It was fun to make this month's Daring Bakers challenge: Filbert Gateau with Praline Buttercream from Carole Walter's Great Cakes book. I most definitely thank our host this month, Chris for choosing a fun recipe that was not nearly as time consuming as last month's Danish Pastry Braid. With the new puppy and various other projects this month, I was thankful for a "less involved" challenge that only took 1 day instead of 2.
The recipe called for hazelnuts (Filberts) but we were free to use an alternate nut as long as we carried it through the entire cake. The recipe also called for an apricot glaze underneath the chocolate ganache but we were free to pick a different flavor. We had to keep the cakes round and while we could make minis, we couldn't make cupcakes. We couldn't use fresh fruit IN the cake, but could to decorate. And we had to decorate the cake with the praline buttercream. This gave everyone a chance to practice their piping skills!
Instead of spending my mortgage on hazelnuts (filberts), I chose to use pistachios. I decided to invite a handful of family over for a Sunday dinner to meet Lucca and (yes, truly) primarily to have folks around to whom I could feed my July Daring Bakers Challenge!! I knew the hazelnuts wouldn't have been as enjoyed as pistachios, so I didn't bother taking out the loan for them nor trekking all over town to find them. I had enough pistachios in the fridge. I also chose raspberry instead of apricot which just sounded better with the nuts. I chose Grand Marnier for all the places the recipe asked for alcohol. And then proceeded to do everything else as the recipe called for.
I started this on a Saturday afternoon and intended to serve it on Sunday evening.
First things first was the pistachio praline: You melt dry sugar over the stove - that's right, no added water; then add the pistachios once the sugar begins browning. That's all it takes to make, essentially, pistachio brittle!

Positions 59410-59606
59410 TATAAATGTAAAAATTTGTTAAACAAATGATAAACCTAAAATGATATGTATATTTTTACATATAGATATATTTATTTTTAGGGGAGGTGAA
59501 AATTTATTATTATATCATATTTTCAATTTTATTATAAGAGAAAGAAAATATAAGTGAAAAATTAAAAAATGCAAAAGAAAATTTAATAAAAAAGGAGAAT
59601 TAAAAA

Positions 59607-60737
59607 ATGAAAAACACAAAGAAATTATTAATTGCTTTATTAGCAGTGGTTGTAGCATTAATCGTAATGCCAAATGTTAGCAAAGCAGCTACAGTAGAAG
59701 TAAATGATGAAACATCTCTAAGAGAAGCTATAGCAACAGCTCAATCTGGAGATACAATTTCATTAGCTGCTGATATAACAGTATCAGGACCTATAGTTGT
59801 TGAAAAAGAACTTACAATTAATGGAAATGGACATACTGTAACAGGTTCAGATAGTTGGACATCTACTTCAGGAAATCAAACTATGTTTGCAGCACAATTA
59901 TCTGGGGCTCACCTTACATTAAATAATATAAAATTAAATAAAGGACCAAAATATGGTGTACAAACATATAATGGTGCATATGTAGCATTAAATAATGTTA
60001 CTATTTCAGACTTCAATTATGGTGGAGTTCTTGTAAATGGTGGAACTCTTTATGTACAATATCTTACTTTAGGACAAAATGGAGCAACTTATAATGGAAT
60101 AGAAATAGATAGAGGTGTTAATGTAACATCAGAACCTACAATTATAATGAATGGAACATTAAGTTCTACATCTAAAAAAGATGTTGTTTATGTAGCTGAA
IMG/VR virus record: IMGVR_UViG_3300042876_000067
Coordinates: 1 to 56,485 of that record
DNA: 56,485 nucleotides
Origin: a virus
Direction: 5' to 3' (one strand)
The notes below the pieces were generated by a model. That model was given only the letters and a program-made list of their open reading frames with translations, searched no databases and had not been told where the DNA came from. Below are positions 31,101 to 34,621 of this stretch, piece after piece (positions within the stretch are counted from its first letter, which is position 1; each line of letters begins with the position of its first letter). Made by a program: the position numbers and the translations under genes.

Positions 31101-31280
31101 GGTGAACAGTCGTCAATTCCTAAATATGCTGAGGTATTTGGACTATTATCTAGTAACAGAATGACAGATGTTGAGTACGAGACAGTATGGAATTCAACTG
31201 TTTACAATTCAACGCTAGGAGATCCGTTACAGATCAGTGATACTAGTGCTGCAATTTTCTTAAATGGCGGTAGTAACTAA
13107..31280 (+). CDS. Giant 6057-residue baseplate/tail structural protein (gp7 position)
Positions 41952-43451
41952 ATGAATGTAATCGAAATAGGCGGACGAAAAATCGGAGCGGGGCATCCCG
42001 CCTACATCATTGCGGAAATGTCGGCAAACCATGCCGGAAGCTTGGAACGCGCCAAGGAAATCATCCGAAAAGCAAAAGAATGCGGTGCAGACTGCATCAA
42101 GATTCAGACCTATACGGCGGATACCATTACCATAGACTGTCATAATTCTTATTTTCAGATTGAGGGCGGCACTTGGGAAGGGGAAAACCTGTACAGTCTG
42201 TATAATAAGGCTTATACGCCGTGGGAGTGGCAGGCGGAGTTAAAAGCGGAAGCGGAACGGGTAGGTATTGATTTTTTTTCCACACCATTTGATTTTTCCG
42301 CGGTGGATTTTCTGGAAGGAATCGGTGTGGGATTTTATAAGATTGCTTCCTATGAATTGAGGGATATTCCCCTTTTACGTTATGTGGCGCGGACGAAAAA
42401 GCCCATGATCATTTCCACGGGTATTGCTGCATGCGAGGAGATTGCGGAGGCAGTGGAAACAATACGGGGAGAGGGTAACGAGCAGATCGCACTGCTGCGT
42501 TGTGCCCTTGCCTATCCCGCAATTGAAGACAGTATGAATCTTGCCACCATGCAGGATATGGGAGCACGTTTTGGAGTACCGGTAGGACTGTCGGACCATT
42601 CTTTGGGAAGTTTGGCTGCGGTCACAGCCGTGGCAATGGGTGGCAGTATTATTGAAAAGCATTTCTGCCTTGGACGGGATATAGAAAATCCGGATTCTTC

After making the pistachio brittle, I ground it up in the food processor until it was almost a powder. But I intentially left it a little "bit-like" so that one would crunch on a bit of the brittle/praline as they sampled the buttercream.
Really this cake is VERY MUCH like a sponge cake. I felt awful that I made it sit on the counter right-side-up after removing it from the oven instead of like this (from this blog entry). Of COURSE it dropped in the center!
I went out and bought a 10" cake pan (as called for) and assembled as instructed:
~Take cake Layer 1
~Brush with Grand Marnier syrup
~Spread layer of Pistachio Praline Buttercream
~Top with a thin layer of unsweetened whipped cream
~Repeat with Layer 2
~Brush bottom of Layer 3 with Grand Marnier syrup
~Invert on top
I had a bit of a problem using my new cake leveler. I think the cake was too dense for the wire to slice neatly through it. So I found myself pulling it and (of course) didn't end up cutting straight. I basically cut a thin wedge off the top of my cake - brilliant! Good thing this cake will be covered...so even though it looked awful during assembly, it was ALL hidden upon serving.
After trimming the edges, you smother the entire cake with heated jam. I used raspberry after straining out all the seeds. This is supposed to "seal" the cake. I should have done a thin coat of buttercream after this to set up a nice base for the ganache - but I lost patience and didn't get to it; and therefore sacrificed the look a bit. The extra layer of buttercream would have smoothed out my sides instead of the "stepped" look it had. But it didn't affect the flavor, of course.
Finally it was time for the ganache coating. For this I used Ghirardelli 60% bittersweet chocolate.
The "funnest" part: pouring the heated Vanilla, Grand Marnier, Chocolate Ganache over the finished cake. It worked perfectly as per the directions, as long as one has patience and allows it to cool and thicken just a bit. 90° is the suggested temperature. Not too thick; not too thin.
I decorated the top with my play on the original design but since I didn't have the #114 leaf tip, I winged it with my little #18 star tip.
Oh? You wanted to see the insides??
You can find the recipe written out on many other Daring Bakers' blogs - just something I never have the patience for since I write such prolific blog entries!